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Some commentators have questioned whether contracts of adhesion can justifiably be enforced at all under traditional contract theory because the adhering party generally enters into them without manifesting knowing and voluntary consent to all their terms. See, e. g., Rakoff, Contracts of Adhesion: An Essay in Reconstruction, 96 Harv.L.Rev. 1173, 1179-1180 (1983); Slawson, Mass Contracts: Lawful Fraud in California, 48 S.Cal.L.Rev. 1, 1213 (1974); K. Llewellyn, The Common Law Tradition 370-371 (1960).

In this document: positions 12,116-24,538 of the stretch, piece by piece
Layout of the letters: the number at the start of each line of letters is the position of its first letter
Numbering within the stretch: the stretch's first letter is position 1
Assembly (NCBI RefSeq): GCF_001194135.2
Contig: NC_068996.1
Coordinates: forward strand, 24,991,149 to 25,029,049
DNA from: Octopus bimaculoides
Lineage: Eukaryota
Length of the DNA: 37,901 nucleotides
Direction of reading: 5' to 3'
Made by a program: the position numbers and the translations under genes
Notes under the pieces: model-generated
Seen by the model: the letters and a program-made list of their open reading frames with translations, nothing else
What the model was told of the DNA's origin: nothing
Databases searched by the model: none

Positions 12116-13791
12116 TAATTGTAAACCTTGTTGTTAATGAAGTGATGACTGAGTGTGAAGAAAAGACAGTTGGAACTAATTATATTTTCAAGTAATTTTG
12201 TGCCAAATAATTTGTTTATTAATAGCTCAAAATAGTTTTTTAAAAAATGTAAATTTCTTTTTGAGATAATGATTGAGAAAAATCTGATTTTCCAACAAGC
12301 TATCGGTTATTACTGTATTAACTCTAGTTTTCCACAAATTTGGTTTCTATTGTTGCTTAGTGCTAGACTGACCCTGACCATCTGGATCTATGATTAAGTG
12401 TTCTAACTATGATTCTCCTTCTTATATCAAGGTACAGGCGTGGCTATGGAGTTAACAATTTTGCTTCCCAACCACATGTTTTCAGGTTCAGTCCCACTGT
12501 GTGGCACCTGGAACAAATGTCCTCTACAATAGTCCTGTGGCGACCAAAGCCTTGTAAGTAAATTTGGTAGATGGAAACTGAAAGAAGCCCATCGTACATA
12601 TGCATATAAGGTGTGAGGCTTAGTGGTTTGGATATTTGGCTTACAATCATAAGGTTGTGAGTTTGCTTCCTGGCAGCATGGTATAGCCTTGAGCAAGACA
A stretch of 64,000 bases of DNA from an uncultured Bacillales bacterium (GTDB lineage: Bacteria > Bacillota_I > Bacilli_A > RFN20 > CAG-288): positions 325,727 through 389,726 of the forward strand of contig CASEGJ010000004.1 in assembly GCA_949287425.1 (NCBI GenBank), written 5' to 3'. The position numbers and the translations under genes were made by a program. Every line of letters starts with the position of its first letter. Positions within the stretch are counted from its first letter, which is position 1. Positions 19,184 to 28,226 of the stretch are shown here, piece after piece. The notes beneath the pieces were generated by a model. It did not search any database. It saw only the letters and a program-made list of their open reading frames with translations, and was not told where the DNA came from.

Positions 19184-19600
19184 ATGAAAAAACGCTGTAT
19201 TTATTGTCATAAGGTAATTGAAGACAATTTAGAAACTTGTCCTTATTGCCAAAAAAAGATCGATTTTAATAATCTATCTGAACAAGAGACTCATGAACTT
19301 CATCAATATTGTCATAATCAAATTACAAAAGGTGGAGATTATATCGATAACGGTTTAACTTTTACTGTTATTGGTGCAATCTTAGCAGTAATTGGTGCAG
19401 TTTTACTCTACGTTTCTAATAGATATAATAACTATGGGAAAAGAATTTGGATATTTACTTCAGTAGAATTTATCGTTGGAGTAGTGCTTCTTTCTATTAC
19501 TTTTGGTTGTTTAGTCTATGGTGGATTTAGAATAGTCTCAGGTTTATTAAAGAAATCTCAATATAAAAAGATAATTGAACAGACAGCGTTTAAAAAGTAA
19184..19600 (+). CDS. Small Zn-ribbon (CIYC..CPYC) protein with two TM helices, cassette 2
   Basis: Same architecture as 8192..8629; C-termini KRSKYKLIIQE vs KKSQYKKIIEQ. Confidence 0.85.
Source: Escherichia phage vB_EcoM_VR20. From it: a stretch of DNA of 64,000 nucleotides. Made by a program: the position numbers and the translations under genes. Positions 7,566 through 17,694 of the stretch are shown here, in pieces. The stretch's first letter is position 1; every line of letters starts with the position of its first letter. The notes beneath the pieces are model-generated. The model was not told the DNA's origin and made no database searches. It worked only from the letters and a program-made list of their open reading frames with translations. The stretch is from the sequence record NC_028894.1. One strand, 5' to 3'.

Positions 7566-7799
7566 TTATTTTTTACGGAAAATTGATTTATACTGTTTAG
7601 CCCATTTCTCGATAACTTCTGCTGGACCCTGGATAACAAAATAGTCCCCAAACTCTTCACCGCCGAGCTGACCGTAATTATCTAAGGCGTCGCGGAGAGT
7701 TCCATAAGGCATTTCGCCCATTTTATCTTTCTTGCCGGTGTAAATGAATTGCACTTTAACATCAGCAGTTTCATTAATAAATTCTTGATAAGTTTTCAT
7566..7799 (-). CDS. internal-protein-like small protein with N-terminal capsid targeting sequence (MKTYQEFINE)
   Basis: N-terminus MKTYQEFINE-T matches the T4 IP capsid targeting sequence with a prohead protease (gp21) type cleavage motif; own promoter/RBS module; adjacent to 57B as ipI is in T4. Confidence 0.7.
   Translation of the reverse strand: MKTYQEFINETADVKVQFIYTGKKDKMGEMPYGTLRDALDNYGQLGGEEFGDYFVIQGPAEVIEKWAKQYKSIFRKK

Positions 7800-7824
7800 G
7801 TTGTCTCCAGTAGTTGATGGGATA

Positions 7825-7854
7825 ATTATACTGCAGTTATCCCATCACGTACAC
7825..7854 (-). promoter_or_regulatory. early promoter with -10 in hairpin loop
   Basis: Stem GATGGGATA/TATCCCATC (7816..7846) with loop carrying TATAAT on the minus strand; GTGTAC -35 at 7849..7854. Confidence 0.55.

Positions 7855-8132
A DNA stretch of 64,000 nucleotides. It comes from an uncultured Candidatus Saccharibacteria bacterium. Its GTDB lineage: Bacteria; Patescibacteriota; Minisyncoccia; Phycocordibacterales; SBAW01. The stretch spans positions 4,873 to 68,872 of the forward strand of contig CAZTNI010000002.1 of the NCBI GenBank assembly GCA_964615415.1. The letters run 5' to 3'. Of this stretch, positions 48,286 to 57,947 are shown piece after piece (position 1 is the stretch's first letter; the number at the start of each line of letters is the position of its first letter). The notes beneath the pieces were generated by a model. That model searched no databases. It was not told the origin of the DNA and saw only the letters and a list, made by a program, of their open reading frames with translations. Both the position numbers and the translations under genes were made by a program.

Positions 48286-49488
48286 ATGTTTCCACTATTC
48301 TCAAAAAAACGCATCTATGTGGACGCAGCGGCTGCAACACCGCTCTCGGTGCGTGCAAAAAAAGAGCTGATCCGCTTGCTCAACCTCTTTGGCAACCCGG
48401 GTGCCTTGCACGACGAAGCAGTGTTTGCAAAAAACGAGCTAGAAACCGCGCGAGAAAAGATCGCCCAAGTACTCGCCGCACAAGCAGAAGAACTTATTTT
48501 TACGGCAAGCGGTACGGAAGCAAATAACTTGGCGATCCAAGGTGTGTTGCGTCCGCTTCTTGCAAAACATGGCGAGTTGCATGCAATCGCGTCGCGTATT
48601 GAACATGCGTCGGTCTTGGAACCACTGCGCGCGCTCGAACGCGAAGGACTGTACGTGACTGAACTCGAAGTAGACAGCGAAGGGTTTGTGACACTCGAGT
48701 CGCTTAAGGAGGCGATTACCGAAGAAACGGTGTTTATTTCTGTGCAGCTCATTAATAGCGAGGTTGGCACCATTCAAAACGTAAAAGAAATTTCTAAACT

The common law, recognizing that standardized form contracts account for a significant portion of all commercial agreements, has taken a less extreme position, and instead subjects terms in contracts of adhesion to scrutiny for reasonableness. Judge J. Skelly Wright set out the state of the law succinctly in Williams v. Walker-Thomas Furniture Co., 121 U.S. App. D.C. 315, 319-320, 350 F.2d 445, 449-450 (1965) (footnotes omitted): 'Ordinarily, one who signs an agreement without full knowledge of its terms might be held to assume the risk that he has entered a one-sided bargain. But when a party of little bargaining power, and hence little real choice, signs a commercially unreasonable contract with little or no knowledge of its terms, it is hardly likely that his ...

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